Eight drowsy driving warning signs to watch for:
- Finding it hard to focus on the road, frequent blinking, or heavy eyelids
- Starting to daydream, wandering eyes and having disconnected thoughts
- Having trouble remembering the last few miles driven
- Missing an exit or ignoring traffic signs
- Yawning repeatedly or rubbing your eyes
- Finding it hard to keep your head up or nodding off
- Drifting from your lane, tailgating or hitting a shoulder rumble strip
- Feeling restless and irritable or becoming aggravated with common annoyances such as sitting in traffic.
Before getting into the car with someone or driving yourself, ask the following:
- Are you sleep-deprived or fatigued? Are you suffering regularly from sleep problems? Less than 6 hours of sleep triples your risk of falling asleep while driving, according to the National Sleep Foundation.
- Are you planning to drive long distances without proper rest breaks?
- Will you be driving through the night, mid-afternoon or when you would normally be asleep?
- Are you taking medications that can make you sleepy such as antidepressants, cold tablets or antihistamines?
- Have you been working over 60 hours a week? A tightly packed work schedule increases your risk of drowsy driving by 40%, according to the National Sleep Foundation.
- Have you been working more than one job and your main job involves shift work?
- Did you drink alcohol? Even a small amount of alcohol can have an impact on your body.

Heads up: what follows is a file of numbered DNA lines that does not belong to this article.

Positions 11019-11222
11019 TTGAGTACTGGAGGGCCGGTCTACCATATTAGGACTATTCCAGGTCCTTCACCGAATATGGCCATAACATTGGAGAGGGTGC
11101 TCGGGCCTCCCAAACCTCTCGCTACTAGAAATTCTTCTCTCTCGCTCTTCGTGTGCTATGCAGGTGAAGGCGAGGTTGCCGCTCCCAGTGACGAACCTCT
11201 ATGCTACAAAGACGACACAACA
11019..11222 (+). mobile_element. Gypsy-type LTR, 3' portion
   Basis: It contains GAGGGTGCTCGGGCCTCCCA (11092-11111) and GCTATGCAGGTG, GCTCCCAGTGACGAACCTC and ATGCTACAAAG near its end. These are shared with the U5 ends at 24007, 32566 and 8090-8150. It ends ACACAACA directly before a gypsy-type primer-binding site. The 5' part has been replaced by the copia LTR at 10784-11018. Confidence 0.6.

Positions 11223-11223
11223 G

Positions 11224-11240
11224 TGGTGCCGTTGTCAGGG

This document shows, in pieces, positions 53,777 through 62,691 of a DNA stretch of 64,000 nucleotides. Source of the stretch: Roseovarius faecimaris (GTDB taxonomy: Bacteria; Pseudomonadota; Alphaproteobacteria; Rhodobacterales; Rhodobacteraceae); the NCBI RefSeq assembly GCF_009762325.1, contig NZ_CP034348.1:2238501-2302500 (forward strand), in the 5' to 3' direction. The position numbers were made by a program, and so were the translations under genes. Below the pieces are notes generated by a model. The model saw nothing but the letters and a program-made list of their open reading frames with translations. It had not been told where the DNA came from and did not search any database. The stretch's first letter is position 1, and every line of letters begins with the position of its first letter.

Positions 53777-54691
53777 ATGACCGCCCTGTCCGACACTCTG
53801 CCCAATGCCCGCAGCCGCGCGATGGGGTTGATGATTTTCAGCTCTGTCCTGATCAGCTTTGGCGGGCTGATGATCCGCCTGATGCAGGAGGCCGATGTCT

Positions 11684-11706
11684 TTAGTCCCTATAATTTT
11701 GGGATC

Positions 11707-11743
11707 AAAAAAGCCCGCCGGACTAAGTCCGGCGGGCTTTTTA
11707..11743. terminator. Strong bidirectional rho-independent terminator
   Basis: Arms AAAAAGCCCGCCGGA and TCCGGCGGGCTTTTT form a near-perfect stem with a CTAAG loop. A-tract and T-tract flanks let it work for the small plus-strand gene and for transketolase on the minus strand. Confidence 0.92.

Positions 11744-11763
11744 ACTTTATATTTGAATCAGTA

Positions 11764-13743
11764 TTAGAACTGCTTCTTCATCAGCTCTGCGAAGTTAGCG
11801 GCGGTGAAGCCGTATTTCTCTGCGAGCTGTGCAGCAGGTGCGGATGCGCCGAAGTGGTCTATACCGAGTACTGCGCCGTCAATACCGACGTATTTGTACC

According to the National Sleep Foundation, specific at-risk groups for driving sleep-deprived include:
- Young drivers — especially males under 25 years old.
- Shift workers and people with long work hours — working the night shift can increase your risk of drowsy driving by nearly six times. Rotating-shift workers and people working more than 60 hours a week need to be particularly careful.
- Commercial drivers — especially long-haul drivers. At least 15% of all heavy truck crashes involve fatigue and sleep-deprived driving.
- People with undiagnosed or untreated disorders — People with untreated obstructive sleep apnea have up to seven times the risk of falling asleep at the wheel.
- Business travelers — who spend long hours driving or may be jet-lagged from a previous trip.
Helpful tips for driving, include:
- Planning your trip ahead of time.
- If it is a long-distance trip, ask a friend to join you so they can help drive and monitor for signs of drowsy driving.
- If you feel tired, drowsy or notice any of the signs above, pull over and get some rest and only continue driving when alert.